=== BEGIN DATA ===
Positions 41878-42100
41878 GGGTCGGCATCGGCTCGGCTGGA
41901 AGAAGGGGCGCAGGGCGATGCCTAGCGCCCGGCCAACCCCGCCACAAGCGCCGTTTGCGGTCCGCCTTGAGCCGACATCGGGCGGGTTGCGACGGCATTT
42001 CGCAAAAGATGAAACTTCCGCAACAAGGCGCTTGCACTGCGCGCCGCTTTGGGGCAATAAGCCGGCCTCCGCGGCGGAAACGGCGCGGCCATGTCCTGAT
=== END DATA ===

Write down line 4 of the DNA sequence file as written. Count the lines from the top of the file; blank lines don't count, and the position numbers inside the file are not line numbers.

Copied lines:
42001 CGCAAAAGATGAAACTTCCGCAACAAGGCGCTTGCACTGCGCGCCGCTTTGGGGCAATAAGCCGGCCTCCGCGGCGGAAACGGCGCGGCCATGTCCTGAT